• Another Driver – It is possible that the driver of another engaged in negligent or reckless behavior that contributed to the accident, such as an improper lane change or failure to stop at light or stop sign.

  • The Trucking Company – The trucking company that employs the driver and/or owns the truck may be responsible for conditions that led to the accident. The trucking company may not have performed a proper background check on the driver to uncover prior driving accidents, offenses or other red flags. The trucking company may have failed to properly train the driver. Additionally, the company may have failed to conduct proper maintenance inspections and repairs.

  • The Truck Manufacturer – The truck manufacturer may be liable for a defective part of the truck that caused or contributed to the accident.

  • A Municipality or Government Agency – If a condition of the roadway caused or contributed to the accident, such as inadequately maintained roads, or lack of appropriate signage, the city, county, or state where the accident occurred may be responsible in part for the accident.

Multiple Insurance Companies

Each potential party will most likely be represented by an insurance company, which could result in the involvement of several insurance companies. Each insurance company will try to minimize or eliminate any recovery against their insured, whether that is the truck driver, trucking company, another driver, manufacturer, municipality, or any other party that may possibly bear some responsibility for the accident. Insurance companies have virtually unlimited resources to fight the claim, including claim adjustors, experts and experienced insurance defense attorneys to refute in your claim.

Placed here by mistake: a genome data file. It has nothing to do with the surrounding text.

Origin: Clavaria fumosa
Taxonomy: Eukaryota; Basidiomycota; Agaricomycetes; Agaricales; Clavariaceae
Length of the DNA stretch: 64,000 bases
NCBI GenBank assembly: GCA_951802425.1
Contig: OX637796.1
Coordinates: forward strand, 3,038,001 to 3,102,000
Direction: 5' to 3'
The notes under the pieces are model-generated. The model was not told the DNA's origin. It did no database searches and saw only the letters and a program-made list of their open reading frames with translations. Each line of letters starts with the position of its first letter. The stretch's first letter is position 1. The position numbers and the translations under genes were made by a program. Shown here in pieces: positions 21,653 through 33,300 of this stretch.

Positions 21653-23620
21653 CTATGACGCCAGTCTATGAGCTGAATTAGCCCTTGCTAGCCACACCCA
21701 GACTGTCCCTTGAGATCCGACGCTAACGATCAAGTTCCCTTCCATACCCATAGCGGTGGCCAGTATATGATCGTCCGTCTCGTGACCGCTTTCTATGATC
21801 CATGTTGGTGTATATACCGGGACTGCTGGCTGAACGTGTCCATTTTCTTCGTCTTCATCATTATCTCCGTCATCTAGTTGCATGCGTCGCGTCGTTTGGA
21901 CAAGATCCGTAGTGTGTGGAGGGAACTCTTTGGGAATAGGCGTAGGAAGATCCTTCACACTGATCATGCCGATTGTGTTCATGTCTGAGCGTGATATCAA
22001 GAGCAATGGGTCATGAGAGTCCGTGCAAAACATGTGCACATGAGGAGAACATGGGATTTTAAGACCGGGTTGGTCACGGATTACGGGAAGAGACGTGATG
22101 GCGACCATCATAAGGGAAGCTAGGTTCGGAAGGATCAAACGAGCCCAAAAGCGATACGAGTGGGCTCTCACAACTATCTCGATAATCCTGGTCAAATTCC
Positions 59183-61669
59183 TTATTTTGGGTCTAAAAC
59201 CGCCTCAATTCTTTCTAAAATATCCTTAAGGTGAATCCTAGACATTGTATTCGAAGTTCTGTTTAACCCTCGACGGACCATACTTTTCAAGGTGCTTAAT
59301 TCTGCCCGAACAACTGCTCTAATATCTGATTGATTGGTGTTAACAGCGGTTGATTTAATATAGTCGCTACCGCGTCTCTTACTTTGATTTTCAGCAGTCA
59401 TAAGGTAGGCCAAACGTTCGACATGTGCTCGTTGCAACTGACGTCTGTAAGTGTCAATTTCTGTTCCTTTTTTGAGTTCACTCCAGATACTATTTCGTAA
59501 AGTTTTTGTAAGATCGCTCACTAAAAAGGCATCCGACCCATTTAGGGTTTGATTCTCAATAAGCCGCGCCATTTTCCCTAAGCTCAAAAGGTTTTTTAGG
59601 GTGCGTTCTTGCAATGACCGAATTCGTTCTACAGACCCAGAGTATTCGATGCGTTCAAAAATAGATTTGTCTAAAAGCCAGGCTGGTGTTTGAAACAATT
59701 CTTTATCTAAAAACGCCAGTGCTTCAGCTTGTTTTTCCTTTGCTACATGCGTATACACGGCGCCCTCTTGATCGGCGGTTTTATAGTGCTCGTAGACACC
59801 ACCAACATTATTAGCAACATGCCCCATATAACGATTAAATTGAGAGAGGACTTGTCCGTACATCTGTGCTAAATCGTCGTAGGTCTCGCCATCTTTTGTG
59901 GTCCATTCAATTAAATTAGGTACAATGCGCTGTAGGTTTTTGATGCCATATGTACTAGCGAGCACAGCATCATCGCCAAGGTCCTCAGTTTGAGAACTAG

Federal and State Regulations

Federal and State governments have enacted regulations that govern the trucking industry. These regulations establish maintenance requirements and restrict hours that truck drivers may operate their trucks. The regulations are extensive and complicated. It is essential that your attorney be fully aware of the applicable regulations and have a complete understanding of how those regulations apply to your situation. This knowledge and expertise are necessary to best represent your interests in any litigation and to maximize any settlement of the claim. Federal regulations that govern the trucking industry are available through the Federal Motor Carrier Safety Administration (FMCSA).

Higher Litigation Costs and Damages

The more serious the accident, the higher one’s damages will be. The damages may consist of medical bills, lost wages, pain and suffering and other costs incurred as a result of the accident. In addition, property damage may be higher due to the impact from the size of the truck. And while increased damages can result in a higher recovery, it will also increase the costs of litigating the claim. Medical treatment may be ongoing for a considerable period of time, requiring additional costs in obtaining medical records and securing expert medical testimony. In addition, insurance companies may retain experts to contest numerous aspects of the claim, including experts in accident reconstruction, product engineering and manufacturing, and road safety.